Smart grid management on distributed generation systems with RES and storage units

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Αλεξάκης, Ζάιντ
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The rapid integration of renewables into the daily production schedule has greatly increased the complexity of today’s contemporary power systems. These sources suffer significantly from variability in terms of production due to their large dependance on ambient conditions. As the main purpose of a power system is to ceaselessly supply the demand, in a supervised manner, renewables are usually installed in systems in ways that facilitate cooperation between them and conventional power sources. These systems are known as microgrids and they combine distinct renewables and conventional power sources to either supply local demand or inject power to the grid. The introduction of such complex systems has also led to the need of proper control algorithms that can accommodate their performance. The general notion of a microgrid is not a novel term, but had been first introduced in the late 1950s. Nevertheless, the conventional control systems that have been developed, mainly dismiss dynamic response and unfortunately these assumptions may lead to a system failure due to unaccounted parameters. In this frame, researchers mainly focused on model-based analysis and development of model-based control algorithms, that regulate these contemporary power systems dynamically, while only making mild assumptions that do not significantly restrict the operation bounds of the final system. Furthermore, the results of the control design are also exploited to appropriately select system parameters that can facilitate its operation and improve the response of the applied control scheme. The proportional and integral controllers constitute the main blueprint of these controllers and have been repeatedly proven to be quite efficient when regulating power systems, but without proper analysis, they may fail to control more complex installations such as those of the microgrids. Thus, a proper stability analysis is important when applying any type of control scheme that aims to regulate specific states of a larger system. Even though PI-based control schemes are usually able to achieve the control design goals, they unfortunately suffer from lack of adaptation and when they are applied in more complex systems, where strict transfer functions cannot be derived, it is almost impossible to control parameters such as overshoots, oscillations or even settling time. Solution to this problem is provided with the introduction of Artificial intelligence. More specifically, intelligent controllers such as neuro-fuzzy techniques and Neural Networks are able to adapt their output in a way that minimizes specific cost functions. Unfortunately, though, they lack vital stability foundations and that’s the main reason why researchers have not yet introduced effective AI-based control schemes. In this frame, main purpose of this thesis is to design, control and implement a novel microgrid that combines distinct renewable power sources that are regulated by an elaborate energy storage system. The microgrid consists a Permanent Magnet Synchronous Generator-based wind-turbine and a PV panel farm. The microgrid operates in two unique modes known as grid-following and grid-forming. In the former, the microgrid control design goal is to inject set amounts of active power to the grid, while the power sources are regulated to operate in maximum power point mode. In grid forming mode, the microgrid’s sole purpose is to supply local loads under nominal voltage and frequency conditions, whereas the power sources proportionally share the load power through a novel droop technique. Details on the modeling and design of the interface of the power system that provides the ability to control and interconnect the renewable power sources are also provided. Furthermore, based on the equivalent average model, a rigorous control system is developed that is based on the highly-efficient cascaded-PI scheme and relies on the time separation principle. Finally, to prove the efficiency of AI-based controllers, suitable Neural Networks were properly trained, under various circumstances, to improve the transient response of the conventional control technique. Hence, simulation results pertaining the response of the microgrid that took place on Matlab’s Simulink virtual environment, are provided for both the cascaded-PI scheme-based system and the Neural network one, to facilitate their comparison, where it is found that the later significantly, improves the system transient response and therefore the potential of AI-control algorithms on power system applications is established.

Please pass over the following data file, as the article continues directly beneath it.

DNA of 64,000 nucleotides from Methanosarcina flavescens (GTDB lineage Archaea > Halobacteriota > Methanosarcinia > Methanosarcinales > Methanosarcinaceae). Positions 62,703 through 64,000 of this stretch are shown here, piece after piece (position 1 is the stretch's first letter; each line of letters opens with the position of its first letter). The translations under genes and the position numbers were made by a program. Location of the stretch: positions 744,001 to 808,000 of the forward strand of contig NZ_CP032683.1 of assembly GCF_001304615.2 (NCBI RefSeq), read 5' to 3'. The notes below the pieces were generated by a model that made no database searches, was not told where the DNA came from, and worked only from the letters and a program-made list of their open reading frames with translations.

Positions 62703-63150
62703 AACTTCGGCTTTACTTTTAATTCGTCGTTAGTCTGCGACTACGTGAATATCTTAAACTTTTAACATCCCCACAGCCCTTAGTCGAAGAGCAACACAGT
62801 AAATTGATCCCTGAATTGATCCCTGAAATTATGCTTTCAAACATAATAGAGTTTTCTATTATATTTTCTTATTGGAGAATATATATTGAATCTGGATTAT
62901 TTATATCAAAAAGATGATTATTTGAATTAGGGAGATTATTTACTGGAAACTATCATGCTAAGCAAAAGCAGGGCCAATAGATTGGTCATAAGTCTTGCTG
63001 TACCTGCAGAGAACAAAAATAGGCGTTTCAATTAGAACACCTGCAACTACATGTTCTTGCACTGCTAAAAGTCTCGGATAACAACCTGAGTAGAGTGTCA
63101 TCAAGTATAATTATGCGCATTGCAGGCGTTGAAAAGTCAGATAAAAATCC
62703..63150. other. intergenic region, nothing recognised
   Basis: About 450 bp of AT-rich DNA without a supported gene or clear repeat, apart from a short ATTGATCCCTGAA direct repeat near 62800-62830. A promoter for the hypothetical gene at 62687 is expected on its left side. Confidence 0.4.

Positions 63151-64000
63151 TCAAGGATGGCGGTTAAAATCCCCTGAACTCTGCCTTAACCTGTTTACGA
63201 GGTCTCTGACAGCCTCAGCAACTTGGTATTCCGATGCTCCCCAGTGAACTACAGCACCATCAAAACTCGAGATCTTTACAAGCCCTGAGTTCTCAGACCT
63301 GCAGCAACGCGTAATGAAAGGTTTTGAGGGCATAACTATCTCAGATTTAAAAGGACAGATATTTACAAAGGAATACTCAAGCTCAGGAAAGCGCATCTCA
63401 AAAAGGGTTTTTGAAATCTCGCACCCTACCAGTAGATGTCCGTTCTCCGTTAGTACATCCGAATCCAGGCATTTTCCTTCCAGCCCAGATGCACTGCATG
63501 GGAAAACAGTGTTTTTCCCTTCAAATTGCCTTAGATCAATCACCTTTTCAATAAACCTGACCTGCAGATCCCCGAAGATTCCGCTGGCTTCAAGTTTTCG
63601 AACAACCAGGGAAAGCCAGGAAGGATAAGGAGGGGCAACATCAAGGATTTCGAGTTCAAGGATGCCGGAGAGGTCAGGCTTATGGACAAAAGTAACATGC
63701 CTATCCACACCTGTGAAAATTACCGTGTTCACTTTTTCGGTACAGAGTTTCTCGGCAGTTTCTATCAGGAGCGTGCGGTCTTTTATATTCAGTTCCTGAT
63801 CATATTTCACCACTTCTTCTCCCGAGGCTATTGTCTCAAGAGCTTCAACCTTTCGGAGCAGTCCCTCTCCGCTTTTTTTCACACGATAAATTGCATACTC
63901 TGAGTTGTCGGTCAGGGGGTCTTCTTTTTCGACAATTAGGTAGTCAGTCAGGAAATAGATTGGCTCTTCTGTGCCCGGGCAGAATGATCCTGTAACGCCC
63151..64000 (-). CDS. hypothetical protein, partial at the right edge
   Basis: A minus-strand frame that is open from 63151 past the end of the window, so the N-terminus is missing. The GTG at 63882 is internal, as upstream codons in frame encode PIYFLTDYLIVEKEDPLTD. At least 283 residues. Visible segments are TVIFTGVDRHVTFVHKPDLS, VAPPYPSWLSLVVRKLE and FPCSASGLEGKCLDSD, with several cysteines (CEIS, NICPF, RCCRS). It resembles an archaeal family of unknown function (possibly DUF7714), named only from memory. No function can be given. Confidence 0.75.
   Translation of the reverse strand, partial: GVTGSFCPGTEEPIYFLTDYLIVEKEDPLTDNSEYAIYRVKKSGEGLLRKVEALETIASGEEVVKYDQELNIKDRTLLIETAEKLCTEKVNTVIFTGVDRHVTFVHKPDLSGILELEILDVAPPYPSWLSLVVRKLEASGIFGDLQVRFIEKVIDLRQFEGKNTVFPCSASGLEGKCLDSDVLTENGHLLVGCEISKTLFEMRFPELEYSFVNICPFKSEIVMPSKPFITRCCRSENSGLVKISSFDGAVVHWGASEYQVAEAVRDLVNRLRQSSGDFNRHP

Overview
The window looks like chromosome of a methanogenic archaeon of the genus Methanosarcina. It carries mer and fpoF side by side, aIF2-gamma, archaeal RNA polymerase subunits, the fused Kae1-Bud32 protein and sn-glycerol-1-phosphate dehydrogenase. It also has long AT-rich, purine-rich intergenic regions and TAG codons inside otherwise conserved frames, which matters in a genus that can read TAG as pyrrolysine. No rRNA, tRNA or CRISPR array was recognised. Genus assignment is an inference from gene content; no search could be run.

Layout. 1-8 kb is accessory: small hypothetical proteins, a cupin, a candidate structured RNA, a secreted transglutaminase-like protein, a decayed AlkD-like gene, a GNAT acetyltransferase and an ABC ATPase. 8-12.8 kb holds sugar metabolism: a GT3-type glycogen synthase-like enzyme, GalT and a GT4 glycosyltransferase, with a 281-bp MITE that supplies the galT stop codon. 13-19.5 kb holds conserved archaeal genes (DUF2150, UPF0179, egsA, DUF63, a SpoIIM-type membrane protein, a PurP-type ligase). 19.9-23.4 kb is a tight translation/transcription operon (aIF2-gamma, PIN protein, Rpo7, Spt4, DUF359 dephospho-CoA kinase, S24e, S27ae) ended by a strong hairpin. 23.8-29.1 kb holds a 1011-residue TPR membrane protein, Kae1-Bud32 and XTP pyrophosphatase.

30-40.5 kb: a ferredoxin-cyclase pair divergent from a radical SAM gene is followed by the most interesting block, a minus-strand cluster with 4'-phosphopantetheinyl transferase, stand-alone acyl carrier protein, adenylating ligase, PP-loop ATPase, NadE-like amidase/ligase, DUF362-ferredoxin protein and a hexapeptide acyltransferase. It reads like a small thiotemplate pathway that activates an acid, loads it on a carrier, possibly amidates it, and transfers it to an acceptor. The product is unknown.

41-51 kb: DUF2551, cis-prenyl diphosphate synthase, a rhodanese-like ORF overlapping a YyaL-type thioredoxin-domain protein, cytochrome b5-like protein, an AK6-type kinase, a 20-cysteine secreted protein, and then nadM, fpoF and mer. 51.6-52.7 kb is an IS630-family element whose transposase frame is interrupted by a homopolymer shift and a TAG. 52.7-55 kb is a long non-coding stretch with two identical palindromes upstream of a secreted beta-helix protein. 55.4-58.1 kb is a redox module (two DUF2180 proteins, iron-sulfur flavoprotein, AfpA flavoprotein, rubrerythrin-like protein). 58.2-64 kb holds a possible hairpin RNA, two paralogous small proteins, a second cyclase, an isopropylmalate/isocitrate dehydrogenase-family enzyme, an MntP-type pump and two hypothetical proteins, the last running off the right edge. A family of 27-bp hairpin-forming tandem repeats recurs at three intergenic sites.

Renewable energy sources, Photovoltaic panels, Batteries, Non-linear control, Smart-grid